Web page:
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The University of North Carolina at Chapel Hill community will celebrate Carolina’s history as the nation’s first public university on University Day, Oct. 12, Carolina’s 221st birthday.

North Carolina Gov. Pat McCrory will give the keynote speech for the convocation, which begins at 2 p.m. in Memorial Auditorium. Chancellor Carol L. Folt will preside.

University Day marks the laying of the cornerstone of Old East, the nation’s first state university building, in 1793 and the beginning of public higher education in the United States. The campus first celebrated University Day in 1877.

McCrory is one of many North Carolina governors who have been a part of University Day tradition. The 74th governor of North Carolina, McCrory took office in January 2013, the first mayor of Charlotte to win the governorship. He served a record 14 years as the 53rd mayor of Charlotte. While McCrory was mayor, President George W. Bush appointed him to the U.S. Homeland Security Advisory Council, where he served from 2002 to 2006.

McCrory received degrees in political science and education, as well as an honorary doctorate of legal letters, from Catawba College in Salisbury, and he worked for Duke Energy before entering public office in Charlotte.

Other University Day convocation highlights will include the presentation of Distinguished Alumna and Alumnus Awards, a practice begun by the faculty in 1971 to recognize Tar Heels who have made outstanding contributions to humanity.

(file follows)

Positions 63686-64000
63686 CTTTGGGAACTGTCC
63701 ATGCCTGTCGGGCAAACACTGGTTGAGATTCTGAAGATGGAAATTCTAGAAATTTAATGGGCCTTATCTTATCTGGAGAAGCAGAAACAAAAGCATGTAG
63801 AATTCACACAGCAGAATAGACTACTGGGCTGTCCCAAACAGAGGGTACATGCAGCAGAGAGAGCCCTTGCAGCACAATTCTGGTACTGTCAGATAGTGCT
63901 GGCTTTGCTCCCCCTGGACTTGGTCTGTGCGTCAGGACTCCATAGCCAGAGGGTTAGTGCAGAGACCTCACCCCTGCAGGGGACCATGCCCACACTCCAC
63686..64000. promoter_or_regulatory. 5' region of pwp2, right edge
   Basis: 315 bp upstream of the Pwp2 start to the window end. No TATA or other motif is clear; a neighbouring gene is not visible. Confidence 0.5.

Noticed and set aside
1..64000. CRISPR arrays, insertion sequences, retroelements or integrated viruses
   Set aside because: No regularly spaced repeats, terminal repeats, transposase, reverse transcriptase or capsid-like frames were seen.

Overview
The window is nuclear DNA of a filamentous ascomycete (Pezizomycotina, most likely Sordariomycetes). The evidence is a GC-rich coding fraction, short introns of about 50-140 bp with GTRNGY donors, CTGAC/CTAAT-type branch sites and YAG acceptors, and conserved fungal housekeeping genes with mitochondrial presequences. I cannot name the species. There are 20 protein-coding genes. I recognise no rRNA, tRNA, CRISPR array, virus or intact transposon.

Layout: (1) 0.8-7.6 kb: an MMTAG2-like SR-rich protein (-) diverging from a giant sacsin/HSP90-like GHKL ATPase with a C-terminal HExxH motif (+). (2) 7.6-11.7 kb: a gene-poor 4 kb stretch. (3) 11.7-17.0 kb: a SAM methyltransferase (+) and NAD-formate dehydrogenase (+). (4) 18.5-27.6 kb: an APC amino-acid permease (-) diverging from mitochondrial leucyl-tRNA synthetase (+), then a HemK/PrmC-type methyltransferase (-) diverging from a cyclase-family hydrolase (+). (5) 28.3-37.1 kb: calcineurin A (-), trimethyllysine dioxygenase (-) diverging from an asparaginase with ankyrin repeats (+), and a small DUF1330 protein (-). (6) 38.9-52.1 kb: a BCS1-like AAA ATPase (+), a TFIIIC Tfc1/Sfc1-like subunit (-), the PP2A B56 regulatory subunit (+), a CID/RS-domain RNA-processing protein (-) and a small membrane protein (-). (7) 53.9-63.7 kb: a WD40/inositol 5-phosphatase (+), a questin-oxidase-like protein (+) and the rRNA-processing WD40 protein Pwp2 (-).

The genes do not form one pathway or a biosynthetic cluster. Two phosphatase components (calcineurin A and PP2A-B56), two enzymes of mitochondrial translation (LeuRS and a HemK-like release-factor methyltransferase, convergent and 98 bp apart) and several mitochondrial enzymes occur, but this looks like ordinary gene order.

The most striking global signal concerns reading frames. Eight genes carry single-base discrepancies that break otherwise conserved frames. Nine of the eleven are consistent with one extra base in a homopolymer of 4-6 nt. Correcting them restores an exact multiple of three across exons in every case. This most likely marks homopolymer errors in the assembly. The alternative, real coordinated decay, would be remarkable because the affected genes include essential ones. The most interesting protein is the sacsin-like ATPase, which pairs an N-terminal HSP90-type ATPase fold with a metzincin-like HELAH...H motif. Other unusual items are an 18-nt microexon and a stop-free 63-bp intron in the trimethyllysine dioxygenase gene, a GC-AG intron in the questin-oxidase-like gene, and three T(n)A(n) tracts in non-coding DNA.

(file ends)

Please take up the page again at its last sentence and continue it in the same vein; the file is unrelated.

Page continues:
This year’s recipients are Army Surgeon General Patricia Dallas Horoho, former N.C. Gov. James B. Hunt Jr., national geographer Andrew “Sandy” McNally IV, public policy lawyer James R. Patton Jr. and trial lawyer Wade M. Smith.

Likewise, the Edward Kidder Graham Faculty Service Award, established by the Faculty Council in 2011 to recognize outstanding service by a faculty member, will be presented to Krista Perreira, professor of public policy and associate dean for undergraduate research in the College of Arts and Sciences.

Perreira is a health economist who studies disparities in health, education and economic well-being and interrelationships among family, health and social policy, especially as they affect Hispanic/Latino families and their children. Her current research projects include the Hispanic Community Health Study/Study of Latinos and Implementing Health Care Reform in North Carolina.

The award was named in memory of Edward Kidder Graham, University president from 1914 to 1918, who committed the University to public service by vowing to “make the campus co-extensive with the boundaries of the State.”

For more information about University Day, refer to To read more about the honorees, see

By Susan Hudson, Communications and Public Affairs

Published October 9, 2014